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Military Rumblings on Iran

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New York Times – EDITORIAL: President Bush began his second term with speculation rising about future military moves against Iran. Last week, Vice President Dick Cheney placed Iran first on the list of world trouble spots and darkly hinted that unless tougher measures were taken to curtail its nuclear program, Israel might launch its own pre-emptive airstrikes. Earlier this month, Seymour Hersh reported in The New Yorker that secret reconnaissance operations have already gotten under way inside Iran, as the Pentagon prepares target lists of nuclear sites that could be attacked from the air or by
ground-based commando units.
New York Times

EDITORIAL

President Bush began his second term with speculation rising about future military moves against Iran. Last week, Vice President Dick Cheney placed Iran first on the list of world trouble spots and darkly hinted that unless tougher measures were taken to curtail its nuclear program, Israel might launch its own pre-emptive airstrikes. Earlier this month, Seymour Hersh reported in The New Yorker that secret reconnaissance operations have already gotten under way inside Iran, as the Pentagon prepares target lists of nuclear sites that could be attacked from the air or by ground-based commando units.

Thus far, Mr. Bush has kept his own counsel. But these hawkish rumblings eerily recall the months before the American invasion of Iraq when some of the same officials pressed hardest for military action, while the president remained publicly uncommitted. Given that experience, it would be foolhardy to dismiss the current rhetorical buildup. We hope that this time, wiser heads in the administration will intervene before it is too late.

There is no question that Iran has been covertly developing the capacity to build nuclear weapons, and that diplomacy has so far failed to end these efforts. But precipitate American military action would almost certainly do far more harm than good. No major American ally, including Britain, favors such an approach. American planes and missiles alone cannot knock out all of Iran’s many secret nuclear sites.

An invasion of a country almost three times as populous as Iraq is well beyond the means of America’s depleted ground forces. And an American military attack is probably the one thing still able to unite Iran’s restive but nationalist population behind the unpopular clerical dictatorship.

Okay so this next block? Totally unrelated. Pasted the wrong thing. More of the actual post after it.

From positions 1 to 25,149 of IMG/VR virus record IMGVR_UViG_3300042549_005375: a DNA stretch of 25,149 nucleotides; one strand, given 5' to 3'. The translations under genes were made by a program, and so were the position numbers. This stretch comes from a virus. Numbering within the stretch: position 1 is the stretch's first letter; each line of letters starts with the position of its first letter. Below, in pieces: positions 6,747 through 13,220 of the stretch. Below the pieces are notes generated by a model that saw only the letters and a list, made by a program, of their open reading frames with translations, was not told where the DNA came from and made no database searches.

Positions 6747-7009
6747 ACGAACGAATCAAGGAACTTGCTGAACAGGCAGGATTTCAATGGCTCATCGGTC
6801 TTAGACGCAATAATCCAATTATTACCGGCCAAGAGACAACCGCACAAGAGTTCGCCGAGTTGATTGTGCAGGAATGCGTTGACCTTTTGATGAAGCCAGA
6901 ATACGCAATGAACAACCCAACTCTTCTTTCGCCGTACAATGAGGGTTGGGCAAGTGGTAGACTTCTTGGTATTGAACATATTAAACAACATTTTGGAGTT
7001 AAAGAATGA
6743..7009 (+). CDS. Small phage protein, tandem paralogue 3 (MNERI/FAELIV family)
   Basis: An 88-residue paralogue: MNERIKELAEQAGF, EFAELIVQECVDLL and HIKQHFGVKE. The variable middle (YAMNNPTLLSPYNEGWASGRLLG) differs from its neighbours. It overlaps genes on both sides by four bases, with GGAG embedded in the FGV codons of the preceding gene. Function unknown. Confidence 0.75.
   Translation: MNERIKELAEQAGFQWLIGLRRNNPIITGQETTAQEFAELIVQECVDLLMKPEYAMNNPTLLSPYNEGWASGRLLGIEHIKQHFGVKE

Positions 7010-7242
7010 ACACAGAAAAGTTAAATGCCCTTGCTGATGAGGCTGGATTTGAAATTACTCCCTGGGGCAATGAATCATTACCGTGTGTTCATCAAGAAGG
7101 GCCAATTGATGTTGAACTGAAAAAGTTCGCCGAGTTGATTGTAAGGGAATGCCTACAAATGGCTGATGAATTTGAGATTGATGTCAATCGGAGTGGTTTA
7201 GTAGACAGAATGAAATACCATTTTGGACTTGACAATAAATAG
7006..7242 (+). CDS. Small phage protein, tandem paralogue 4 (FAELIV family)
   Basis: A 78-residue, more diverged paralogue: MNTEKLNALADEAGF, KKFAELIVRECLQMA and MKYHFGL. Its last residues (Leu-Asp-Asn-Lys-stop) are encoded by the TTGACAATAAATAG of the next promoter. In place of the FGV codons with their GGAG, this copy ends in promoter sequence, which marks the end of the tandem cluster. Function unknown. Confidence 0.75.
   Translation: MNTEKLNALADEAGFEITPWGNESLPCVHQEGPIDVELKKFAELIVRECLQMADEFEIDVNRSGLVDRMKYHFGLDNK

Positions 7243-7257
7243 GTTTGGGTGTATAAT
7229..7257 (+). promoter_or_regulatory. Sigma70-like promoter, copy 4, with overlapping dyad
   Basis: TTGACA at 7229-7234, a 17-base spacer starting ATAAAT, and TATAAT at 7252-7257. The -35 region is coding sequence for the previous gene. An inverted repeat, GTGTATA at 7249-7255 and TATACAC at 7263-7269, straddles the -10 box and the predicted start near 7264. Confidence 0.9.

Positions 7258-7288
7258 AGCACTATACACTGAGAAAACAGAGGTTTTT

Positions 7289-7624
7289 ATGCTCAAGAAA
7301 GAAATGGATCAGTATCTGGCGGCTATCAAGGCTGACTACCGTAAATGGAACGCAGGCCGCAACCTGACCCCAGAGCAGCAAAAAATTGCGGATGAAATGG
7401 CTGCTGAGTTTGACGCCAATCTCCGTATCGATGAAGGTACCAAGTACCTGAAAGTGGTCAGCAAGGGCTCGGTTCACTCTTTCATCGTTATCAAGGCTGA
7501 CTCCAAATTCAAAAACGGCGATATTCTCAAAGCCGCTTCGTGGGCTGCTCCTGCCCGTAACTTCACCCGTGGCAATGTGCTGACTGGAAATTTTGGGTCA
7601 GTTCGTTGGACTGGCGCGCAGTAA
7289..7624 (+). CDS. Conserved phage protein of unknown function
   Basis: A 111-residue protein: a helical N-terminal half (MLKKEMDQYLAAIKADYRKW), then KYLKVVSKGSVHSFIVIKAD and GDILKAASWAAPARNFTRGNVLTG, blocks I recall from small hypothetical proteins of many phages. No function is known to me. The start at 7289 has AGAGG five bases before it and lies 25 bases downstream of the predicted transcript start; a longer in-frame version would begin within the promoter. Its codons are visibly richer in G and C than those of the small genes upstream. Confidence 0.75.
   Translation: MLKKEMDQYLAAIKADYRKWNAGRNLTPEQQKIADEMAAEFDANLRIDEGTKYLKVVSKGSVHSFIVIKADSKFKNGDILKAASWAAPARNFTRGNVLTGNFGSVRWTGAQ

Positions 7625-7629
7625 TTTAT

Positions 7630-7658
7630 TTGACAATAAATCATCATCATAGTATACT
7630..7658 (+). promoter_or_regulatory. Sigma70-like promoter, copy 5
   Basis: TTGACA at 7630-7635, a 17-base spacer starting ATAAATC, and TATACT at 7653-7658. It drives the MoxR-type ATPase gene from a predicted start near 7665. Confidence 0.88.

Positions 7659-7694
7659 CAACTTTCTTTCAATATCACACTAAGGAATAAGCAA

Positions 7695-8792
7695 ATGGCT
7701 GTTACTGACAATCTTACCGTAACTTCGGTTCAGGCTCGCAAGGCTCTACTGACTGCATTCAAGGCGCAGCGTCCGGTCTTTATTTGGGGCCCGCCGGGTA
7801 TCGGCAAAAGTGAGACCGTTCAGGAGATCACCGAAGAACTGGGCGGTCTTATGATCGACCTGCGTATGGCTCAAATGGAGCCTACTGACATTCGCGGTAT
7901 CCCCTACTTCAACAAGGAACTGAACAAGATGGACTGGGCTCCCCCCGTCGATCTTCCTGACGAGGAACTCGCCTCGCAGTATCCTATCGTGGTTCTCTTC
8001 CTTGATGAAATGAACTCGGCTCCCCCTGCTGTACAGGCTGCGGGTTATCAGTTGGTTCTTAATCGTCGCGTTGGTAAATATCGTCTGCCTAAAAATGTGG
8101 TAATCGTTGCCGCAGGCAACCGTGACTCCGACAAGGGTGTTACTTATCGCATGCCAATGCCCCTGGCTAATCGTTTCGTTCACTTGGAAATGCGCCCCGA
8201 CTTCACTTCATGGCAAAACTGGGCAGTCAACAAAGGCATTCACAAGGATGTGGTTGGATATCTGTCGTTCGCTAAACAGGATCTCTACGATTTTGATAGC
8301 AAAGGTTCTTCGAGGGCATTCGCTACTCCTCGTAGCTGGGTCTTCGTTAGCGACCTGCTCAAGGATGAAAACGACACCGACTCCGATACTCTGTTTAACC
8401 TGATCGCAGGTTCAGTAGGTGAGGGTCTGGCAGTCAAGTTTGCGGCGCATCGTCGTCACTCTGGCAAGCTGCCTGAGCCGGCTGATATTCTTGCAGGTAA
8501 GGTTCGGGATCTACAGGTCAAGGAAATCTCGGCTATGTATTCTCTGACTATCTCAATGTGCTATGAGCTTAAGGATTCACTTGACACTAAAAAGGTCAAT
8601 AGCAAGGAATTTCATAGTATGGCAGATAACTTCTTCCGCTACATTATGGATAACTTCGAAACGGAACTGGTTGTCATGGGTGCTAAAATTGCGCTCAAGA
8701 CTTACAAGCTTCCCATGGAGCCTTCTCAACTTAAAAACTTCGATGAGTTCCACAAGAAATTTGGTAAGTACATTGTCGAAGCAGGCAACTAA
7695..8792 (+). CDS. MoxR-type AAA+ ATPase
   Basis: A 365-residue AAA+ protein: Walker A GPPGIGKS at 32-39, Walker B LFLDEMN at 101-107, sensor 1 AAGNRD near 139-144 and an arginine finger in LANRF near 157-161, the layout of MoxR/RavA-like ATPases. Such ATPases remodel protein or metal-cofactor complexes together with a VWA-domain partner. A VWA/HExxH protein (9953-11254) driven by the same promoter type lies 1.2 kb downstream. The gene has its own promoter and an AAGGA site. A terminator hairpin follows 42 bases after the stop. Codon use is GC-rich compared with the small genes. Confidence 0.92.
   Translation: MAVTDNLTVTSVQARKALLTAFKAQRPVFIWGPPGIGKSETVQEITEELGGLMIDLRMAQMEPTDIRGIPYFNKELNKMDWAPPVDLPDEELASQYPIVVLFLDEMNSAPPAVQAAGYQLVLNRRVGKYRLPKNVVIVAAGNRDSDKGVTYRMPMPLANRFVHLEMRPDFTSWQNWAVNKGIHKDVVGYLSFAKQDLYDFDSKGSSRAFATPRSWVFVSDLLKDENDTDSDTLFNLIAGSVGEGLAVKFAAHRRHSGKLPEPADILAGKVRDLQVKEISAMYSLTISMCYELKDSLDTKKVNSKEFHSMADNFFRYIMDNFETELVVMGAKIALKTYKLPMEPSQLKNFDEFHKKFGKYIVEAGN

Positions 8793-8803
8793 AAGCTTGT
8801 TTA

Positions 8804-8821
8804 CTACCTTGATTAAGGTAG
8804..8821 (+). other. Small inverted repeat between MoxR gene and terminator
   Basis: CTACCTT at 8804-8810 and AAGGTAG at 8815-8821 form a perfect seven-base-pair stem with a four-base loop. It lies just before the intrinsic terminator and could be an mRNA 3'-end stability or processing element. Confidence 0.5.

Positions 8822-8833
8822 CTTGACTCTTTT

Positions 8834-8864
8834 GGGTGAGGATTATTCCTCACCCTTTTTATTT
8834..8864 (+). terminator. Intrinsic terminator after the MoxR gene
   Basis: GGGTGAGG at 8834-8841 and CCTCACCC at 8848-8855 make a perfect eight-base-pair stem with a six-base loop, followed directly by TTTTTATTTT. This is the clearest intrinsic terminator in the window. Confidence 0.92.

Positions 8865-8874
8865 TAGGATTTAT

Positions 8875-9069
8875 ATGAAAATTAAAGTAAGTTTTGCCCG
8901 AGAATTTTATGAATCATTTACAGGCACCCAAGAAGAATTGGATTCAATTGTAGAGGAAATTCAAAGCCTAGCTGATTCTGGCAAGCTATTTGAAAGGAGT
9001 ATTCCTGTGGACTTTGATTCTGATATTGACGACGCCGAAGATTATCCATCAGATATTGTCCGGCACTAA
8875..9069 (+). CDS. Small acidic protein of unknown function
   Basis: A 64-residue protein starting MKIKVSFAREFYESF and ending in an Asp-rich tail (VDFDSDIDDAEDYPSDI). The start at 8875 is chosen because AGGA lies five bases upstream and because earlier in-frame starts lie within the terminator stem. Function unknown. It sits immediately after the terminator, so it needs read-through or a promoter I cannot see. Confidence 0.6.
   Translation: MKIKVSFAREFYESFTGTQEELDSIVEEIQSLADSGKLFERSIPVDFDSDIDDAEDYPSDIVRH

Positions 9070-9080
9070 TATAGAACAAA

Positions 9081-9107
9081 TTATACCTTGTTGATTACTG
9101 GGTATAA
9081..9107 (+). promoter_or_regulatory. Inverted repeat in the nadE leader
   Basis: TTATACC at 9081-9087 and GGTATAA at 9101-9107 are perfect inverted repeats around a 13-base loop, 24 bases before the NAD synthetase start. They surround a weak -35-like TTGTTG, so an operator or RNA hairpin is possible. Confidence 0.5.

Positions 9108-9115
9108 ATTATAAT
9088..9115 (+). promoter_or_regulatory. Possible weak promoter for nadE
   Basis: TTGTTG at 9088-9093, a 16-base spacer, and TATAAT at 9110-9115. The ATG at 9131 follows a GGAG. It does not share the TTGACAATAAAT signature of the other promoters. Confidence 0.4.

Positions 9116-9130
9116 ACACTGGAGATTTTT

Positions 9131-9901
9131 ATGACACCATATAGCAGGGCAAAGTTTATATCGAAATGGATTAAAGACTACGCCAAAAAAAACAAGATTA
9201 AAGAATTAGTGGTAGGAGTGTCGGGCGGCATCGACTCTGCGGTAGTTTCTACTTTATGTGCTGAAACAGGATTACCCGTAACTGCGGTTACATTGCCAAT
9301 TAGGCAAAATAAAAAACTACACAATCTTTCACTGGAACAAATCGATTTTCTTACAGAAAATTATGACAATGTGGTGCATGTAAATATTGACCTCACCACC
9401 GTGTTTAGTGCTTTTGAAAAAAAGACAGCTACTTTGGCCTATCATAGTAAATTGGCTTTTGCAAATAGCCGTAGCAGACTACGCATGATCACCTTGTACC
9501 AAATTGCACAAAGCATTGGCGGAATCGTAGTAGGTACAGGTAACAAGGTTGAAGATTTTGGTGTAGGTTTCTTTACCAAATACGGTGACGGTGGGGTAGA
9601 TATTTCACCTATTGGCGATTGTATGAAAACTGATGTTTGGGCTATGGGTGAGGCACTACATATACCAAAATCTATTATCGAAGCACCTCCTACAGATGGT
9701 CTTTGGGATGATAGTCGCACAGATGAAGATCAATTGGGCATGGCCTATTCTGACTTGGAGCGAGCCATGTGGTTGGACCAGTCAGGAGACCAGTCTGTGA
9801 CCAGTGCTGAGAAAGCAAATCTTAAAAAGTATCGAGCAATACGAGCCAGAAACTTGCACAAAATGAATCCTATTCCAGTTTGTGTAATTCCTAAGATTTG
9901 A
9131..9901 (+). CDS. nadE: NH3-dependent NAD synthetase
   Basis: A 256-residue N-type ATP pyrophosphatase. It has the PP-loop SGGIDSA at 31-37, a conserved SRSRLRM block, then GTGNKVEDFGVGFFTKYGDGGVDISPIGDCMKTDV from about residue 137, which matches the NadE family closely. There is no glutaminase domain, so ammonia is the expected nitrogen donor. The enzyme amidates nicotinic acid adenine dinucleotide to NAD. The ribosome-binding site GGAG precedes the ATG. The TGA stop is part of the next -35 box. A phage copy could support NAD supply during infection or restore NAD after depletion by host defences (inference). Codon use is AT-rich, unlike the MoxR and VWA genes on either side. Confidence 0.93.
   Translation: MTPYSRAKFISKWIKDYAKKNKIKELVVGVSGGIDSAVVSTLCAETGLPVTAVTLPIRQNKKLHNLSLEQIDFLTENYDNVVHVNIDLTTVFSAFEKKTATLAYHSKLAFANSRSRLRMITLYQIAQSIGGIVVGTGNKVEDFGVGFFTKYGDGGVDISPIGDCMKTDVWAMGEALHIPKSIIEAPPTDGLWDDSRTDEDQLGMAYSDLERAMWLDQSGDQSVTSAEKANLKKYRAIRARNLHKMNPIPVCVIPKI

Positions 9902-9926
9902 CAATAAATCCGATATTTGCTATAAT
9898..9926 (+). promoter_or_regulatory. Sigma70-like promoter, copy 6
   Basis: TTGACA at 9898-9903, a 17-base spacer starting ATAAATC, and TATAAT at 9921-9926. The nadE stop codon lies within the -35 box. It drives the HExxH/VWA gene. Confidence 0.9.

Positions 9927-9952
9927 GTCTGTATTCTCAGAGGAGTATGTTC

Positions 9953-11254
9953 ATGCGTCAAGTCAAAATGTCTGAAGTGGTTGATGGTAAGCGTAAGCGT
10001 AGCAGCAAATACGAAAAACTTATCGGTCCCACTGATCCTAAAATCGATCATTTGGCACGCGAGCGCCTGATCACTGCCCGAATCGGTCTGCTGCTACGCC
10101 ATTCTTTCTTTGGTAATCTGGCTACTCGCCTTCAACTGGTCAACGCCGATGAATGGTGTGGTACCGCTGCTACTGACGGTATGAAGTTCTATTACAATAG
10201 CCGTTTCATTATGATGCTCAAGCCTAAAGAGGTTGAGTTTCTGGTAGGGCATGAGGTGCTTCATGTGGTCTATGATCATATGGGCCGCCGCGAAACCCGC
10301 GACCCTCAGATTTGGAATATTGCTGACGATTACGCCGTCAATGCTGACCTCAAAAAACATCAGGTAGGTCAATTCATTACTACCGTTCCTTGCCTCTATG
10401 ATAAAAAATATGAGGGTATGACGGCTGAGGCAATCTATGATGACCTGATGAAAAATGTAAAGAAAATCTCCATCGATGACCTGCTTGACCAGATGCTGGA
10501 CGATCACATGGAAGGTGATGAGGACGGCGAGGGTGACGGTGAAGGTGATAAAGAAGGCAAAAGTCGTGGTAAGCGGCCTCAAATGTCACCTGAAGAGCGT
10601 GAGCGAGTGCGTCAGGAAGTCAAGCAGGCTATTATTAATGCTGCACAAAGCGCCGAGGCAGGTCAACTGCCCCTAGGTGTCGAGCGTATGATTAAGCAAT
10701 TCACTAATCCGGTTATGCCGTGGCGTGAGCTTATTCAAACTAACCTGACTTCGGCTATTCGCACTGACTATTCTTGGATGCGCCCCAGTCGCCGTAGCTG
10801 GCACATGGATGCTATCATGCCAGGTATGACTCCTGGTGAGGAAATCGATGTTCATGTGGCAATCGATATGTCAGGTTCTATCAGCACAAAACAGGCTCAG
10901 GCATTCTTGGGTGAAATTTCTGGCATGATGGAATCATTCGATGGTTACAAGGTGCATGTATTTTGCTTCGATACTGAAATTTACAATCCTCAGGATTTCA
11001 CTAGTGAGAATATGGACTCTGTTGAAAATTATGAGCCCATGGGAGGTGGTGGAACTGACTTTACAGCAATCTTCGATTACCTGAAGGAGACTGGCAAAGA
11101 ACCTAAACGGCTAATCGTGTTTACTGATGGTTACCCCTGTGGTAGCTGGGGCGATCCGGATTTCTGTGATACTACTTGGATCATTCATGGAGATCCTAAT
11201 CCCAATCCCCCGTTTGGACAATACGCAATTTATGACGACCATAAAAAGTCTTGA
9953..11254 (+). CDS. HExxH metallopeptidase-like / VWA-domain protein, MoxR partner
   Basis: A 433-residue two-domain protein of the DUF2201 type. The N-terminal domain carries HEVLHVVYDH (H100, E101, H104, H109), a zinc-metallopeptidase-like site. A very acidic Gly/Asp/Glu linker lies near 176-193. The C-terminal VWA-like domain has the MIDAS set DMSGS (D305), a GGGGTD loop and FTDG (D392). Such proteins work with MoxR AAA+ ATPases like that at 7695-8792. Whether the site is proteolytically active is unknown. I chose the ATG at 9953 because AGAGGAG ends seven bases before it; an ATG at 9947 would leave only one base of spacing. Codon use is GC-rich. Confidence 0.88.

The most effective leverage available to Washington is international economic sanctions. If American diplomacy can line up traditional European allies, there is a fair chance that the Iranian nuclear program can still be stopped.

Iran’s nuclear ambitions predate the 1979 Islamic revolution. With crucial help from Pakistan and perhaps other countries, Iran now has centrifuges capable of enriching uranium to weapons grade. It also has considerable supplies of uranium ready to be enriched. Iran has promised not to enrich any of that uranium for now, under the terms of an agreement recently negotiated with Britain, France and Germany, and some experts believe there are still technical hurdles to overcome. Even if it mastered enrichment, Iran would still have to design, build and test a usable weapon. The best guess is that Iran remains at least three to five years from having the bomb.

A nuclear-armed Iran is an alarming prospect, given the radical nature of the Iranian regime, with its long and continuing record of sponsoring international terrorism, its undiluted hostility to the United States and Israel, and its intense regional rivalries with Iraq and Saudi Arabia. So effective crisis diplomacy needs to move into high gear.

The freeze on uranium enrichment that Iran agreed to is only temporary. Its duration depends on the results of talks in which the Europeans are seeking a more definitive renunciation of nuclear enrichment. The Iranians, in return, want economic and trade rewards.

Expanded commercial ties with America and Europe are very appealing to Iran’s ruling mullahs. Having marginalized the reformist political parties, they now see economic sluggishness and high unemployment as the only remaining threat to their continued grip on power. But the mullahs are unlikely to give up their nuclear weapons efforts, which are popular among Iranians of all political persuasions, unless they are plainly told that refusing will bring punishing economic isolation in the very near future. European leaders have not been willing to send that firm message yet, and need to do so.

The next step should be a unified European-American stand that forces Iran to make a clear choice. Either fully renounce its nuclear enrichment programs and win significant trade and economic incentives or fail to do so and suffer severe economic penalties.

The Iranian nuclear challenge could not be more dangerous or more pressing. It is time to put aside unilateral American military bluster and European wishful diplomacy and get serious.

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